Porsche has introduced the 718 Cayman and Boxster in South Africa. The switch to a turbocharged, 4-cylinder engine marks a seismic shift for the Cayman and it's still brilliant, but... there's a but, reports our UK-based correspondent Kyle Fortune.
Porsche 718 Boxter and Cayman range prices in South Africa
Cayman 6-speed manual/7-speed PDK R904 000
Cayman S 6-speed manual/7-spd PDK R984 000
Boxster 6-spd manual/7-speed PDK R918 000
Boxster S 6-spd manual/7-speed PDK R997 000
The prices as quoted here include a 5-year maintenance plan. Three-year maintenance plans are also available at lower cost and you can configure cars to exact specification and price estimates on Porsche South Africa's website.
Do you want to know what the Cayman S is like to drive? If so, read on:
By Kyle Fortune
The 718 marks the biggest shift in the Cayman paradigm since Porsche introduced its mid-engined 911 understudy and blew away all comers in the small sportscar marketplace. Yes, it might live in the shadow of its rear-engined relation, as some traditionalists argue, but the Cayman's arguably a more complete sportscar than the iconic 911. Porsche has had to evolve its littlest coupe in the face of emissions legislation, however. The Cayman gains the "718" moniker in a bid to link the newcomer to a past that only the most ardent Porsche fans will understand, 2 cylinders have been lopped off the flat 6 motor and a turbocharger added to compensate. That's as seismic a shift as when the 911 went from air- to water cooling. Arguably greater, even.
We'll get to the engine in a moment, as the updates don't only centre on the powerplant. There's revised styling too; the Cayman was always a good-looking sportscar and the 718's changes do little to alter that: it's a head turner. There are revisions to the chassis too, the 718 adopting some bits from the Cayman GT4, and the quicker steering rack of the 911 Turbo, so the already accomplished handling of the old car should be improved further. The interior gets all the new touchscreen interactivity that the newest Carreras get, though, as ever, there's a fair bit of options box ticking to build your perfect Cayman S.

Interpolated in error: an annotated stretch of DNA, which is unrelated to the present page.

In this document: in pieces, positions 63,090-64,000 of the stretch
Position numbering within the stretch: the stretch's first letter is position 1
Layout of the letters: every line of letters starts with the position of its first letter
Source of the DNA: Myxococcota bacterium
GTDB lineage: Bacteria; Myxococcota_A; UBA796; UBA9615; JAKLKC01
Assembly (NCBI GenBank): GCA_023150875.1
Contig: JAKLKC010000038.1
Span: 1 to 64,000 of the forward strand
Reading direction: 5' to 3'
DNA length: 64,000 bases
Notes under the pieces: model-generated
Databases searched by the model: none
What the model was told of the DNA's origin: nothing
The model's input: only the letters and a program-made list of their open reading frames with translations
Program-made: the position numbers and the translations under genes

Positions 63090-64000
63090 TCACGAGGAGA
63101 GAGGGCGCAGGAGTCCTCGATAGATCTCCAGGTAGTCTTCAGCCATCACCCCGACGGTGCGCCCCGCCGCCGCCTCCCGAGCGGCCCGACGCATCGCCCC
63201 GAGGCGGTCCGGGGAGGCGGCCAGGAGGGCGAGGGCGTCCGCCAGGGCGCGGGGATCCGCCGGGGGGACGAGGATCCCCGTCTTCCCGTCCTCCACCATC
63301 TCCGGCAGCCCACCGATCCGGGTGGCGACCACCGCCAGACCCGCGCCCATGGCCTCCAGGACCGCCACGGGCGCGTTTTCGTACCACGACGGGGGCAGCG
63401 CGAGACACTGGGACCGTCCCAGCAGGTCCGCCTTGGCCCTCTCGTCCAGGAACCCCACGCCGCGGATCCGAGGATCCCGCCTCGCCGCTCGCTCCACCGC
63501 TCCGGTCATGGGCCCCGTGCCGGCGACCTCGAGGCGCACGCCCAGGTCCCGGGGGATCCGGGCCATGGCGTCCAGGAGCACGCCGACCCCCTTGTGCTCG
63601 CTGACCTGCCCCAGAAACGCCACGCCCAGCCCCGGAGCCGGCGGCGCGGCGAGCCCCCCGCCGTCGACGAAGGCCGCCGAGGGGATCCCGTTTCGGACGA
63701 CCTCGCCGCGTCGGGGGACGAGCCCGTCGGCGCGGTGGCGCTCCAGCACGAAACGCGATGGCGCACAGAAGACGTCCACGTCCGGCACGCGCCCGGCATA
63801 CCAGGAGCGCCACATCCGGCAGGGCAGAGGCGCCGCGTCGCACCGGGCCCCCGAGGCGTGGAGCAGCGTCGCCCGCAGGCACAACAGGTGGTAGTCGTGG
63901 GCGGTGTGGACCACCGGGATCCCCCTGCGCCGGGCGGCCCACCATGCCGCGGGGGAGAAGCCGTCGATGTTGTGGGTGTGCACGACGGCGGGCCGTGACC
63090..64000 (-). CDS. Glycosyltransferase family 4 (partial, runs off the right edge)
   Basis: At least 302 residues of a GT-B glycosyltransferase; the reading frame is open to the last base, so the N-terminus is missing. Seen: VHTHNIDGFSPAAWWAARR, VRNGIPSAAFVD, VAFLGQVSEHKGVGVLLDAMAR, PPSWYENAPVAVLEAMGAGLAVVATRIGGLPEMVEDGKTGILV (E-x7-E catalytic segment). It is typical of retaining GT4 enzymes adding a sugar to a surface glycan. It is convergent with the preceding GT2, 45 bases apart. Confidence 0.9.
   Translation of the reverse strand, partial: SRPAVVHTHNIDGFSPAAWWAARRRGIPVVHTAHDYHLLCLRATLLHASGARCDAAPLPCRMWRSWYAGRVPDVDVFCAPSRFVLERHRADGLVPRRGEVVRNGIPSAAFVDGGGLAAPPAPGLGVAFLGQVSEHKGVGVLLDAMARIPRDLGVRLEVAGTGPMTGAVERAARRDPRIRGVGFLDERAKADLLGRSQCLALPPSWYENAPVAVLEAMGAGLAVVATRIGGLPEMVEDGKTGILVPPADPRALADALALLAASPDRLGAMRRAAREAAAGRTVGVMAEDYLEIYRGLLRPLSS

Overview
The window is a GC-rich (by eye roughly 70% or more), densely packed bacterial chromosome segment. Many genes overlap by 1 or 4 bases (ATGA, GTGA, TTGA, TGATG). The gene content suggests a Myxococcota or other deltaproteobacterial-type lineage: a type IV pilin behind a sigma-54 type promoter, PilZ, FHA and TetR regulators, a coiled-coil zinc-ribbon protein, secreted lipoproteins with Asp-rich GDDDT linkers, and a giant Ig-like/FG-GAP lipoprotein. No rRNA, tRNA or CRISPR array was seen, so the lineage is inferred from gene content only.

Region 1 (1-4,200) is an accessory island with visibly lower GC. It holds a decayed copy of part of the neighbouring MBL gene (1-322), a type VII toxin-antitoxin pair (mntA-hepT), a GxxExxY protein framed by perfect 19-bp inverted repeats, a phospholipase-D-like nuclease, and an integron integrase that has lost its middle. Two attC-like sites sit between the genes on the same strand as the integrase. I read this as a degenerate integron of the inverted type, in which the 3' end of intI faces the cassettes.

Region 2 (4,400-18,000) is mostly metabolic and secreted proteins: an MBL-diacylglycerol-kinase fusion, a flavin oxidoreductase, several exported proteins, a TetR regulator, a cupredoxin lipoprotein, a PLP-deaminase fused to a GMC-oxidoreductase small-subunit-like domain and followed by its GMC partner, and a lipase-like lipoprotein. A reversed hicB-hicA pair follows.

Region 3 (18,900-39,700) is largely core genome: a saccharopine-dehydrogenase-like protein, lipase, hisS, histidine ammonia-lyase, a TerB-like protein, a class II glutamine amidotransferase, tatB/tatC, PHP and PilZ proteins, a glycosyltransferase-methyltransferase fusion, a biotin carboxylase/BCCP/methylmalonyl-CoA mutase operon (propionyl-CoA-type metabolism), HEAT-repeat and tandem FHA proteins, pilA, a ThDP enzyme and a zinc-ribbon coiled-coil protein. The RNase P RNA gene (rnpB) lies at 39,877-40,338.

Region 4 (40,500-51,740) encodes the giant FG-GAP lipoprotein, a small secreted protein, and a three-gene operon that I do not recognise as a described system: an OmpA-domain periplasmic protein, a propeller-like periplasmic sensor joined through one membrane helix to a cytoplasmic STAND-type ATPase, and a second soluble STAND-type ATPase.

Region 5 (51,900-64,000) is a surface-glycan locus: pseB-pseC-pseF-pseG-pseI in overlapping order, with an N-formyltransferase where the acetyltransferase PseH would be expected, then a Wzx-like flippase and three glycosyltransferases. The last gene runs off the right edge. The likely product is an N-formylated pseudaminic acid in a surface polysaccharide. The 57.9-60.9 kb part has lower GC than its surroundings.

The rear 3-quarter aspect of the 718 Cayman is still one of the most evocative views in the sportscar world.
How does it drive?
The essentials remain the same. The Cayman, which we tested in manual S guise, remains a beautifully balanced sports car. The chassis is sublime, the steering quick and accurate, its weighting near perfect, the ride quality remarkable given it's riding on 20-inch alloy wheels (19-inch wheels are standard). Specified with PASM (Porsche Active Suspension Management) there's the choice of standard or sports settings for the damping, though the latter only adds unwanted frequency and intrusion on the road. It, like a sharper throttle map and louder exhaust in Sports and Sports+ modes, is accessed either via the normal button between the seats, or the configurable "mode switch" that arrives on the steering wheel with the addition of the Sport Chrono Package.
There was never anything wrong with the Cayman's dynamics, and Porsche's revisions with the change to 718 Cayman only enhance them further. There's no finer balanced sports car out there, certainly not at the price point the Cayman is at. There's a but, though, and it concerns the new engine.
The 718 Cayman features the first 4-cylinder turbocharged motor since the 968 model in the mid Nineties.
Porsche's hand was forced by legislation, as sports cars aren't immune to the creep of environmental regulations, which means downsizing. So the naturally-aspirated, high-revving flat-six of the pre-718 Cayman (and Boxster) have been replaced by a turbocharged four-cylinder. In the Cayman S it's 2.5 litres in capacity (2.0-litre in the Cayman), and in the S at least, like the 911 Turbo, it's a variable vane turbo, helping reduce lag.